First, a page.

For those of you that have been following me for a while, you know that football is a real passion of mine. Being a 24-year old fan of the Buffalo Bills that never really witnessed anything from the glory years, has led me to start following college football more than ever, especially in relations to the NFL Draft. After all, when your team is generally out of the playoff hunt by Thanksgiving on a yearly basis, I became drawn to studying college prospects and the “behind the scenes’ work that goes into building a team.
Laugh as you will, but I enjoy analyzing NFL Draft prospects. After all, my ultimate goal is to find a position within the league or as a part of the media. Every year, fans, for one reason or another become fascinated with lesser-touted prospects than the ones that are constantly scrolling across the ESPN or NFL Network ticker.
Here at Building The Herd, I decided to offer my 2016 NFL Draft “Man Crush” list, in which I’ll take a look at some players that I have a more optimistic view of their future than most in a position-by-position format.
Let me know who your favorite prospects are in the comments section!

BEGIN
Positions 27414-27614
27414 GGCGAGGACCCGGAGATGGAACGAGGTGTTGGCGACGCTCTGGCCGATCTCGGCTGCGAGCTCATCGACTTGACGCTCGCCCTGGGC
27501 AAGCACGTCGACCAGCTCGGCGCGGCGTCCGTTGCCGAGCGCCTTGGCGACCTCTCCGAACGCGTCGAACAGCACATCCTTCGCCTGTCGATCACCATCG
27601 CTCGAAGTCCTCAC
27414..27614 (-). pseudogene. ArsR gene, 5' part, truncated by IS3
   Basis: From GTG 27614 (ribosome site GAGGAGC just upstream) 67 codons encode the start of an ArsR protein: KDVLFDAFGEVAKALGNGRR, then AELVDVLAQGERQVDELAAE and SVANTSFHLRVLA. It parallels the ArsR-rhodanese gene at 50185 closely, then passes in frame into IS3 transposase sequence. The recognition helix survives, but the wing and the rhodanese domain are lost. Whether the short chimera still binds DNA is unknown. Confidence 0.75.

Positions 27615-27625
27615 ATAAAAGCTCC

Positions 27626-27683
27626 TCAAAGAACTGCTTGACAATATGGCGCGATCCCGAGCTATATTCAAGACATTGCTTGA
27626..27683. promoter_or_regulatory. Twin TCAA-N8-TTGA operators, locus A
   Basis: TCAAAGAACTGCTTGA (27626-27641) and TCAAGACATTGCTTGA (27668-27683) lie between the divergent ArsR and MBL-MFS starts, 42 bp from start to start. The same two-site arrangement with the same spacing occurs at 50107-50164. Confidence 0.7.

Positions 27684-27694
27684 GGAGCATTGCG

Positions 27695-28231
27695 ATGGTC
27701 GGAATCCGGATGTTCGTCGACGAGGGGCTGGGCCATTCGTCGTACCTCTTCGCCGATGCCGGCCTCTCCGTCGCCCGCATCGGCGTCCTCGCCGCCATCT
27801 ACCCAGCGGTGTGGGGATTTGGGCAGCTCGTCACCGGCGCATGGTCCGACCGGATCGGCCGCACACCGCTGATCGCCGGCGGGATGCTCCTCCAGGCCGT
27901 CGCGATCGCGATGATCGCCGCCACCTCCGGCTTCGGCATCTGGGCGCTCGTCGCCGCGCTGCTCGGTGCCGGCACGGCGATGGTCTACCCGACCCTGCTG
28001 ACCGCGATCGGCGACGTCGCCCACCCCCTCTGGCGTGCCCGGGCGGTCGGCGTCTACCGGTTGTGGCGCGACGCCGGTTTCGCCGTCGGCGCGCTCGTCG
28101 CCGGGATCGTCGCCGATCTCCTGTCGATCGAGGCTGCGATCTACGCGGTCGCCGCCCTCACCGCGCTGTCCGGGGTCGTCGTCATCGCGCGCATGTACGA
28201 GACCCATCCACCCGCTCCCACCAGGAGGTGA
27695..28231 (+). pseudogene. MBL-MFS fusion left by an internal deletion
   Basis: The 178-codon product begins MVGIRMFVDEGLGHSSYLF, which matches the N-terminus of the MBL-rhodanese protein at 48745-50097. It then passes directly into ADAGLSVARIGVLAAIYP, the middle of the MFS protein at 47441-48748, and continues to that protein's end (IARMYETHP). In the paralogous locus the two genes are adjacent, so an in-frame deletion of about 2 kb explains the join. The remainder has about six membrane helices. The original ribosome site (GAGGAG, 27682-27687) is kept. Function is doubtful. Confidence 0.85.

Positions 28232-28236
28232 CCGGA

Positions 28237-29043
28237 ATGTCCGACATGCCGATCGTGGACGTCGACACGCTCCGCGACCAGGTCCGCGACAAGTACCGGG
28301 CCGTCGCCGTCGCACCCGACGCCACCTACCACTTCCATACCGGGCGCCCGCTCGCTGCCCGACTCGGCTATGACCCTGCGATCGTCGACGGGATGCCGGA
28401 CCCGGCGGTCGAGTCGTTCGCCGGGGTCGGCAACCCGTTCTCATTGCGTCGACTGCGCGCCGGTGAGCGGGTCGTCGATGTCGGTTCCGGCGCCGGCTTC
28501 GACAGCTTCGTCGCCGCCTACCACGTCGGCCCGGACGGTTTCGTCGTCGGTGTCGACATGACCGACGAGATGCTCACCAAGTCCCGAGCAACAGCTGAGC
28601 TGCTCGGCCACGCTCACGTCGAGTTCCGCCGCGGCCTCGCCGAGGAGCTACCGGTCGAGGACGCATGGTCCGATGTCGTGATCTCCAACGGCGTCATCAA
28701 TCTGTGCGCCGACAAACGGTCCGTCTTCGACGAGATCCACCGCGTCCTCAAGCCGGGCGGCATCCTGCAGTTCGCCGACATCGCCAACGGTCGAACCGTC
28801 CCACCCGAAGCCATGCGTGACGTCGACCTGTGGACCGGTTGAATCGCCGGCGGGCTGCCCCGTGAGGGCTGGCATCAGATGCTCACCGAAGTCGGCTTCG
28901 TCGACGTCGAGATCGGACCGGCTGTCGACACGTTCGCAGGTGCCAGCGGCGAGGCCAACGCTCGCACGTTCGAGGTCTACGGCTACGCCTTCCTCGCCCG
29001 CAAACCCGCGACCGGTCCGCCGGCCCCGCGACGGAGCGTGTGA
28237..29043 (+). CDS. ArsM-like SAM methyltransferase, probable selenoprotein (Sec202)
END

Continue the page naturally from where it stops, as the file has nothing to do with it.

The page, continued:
QB Jacoby Brissett, N.C. State
A two-year starter for the N.C. State Wolfpack after transferring from Florida, Jacoby Brissett is the most entertaining quarterback to watch in this year’s draft class. Standing 6’4” and weighing 236 pounds, Jacoby Brissett has the prototypical size teams look for in a passer. His big frame helps him in the pocket, as he has the height to see the whole field and the bulk to shrug off oncoming rushers.
He’s got a big arm and can deliver the ball when rolling out to either direction, but he has the mobility that will keep defenses honest and can pick up chunks of yards on the ground as well.
N.C. State’s offense ran a lot of zone read, read option and triple option to utilize Brissett’s mobility, but he also showed the ability to escape the pocket when it collapses and move the chains.
Brissett is a tough evaluation because he didn’t have much of a supporting cast around him, so he would look for the big play probably more often than he should. He’s an aggressive passer that knows how strong his arm is and while this mentality leads to eye-opening splash plays, it also results in sacks, turnovers and missing underneath receivers and leaving yards on the field. Nonetheless, Jacoby Brissett is an exciting player to watch and is one of my NFL Draft Man Crushes this year.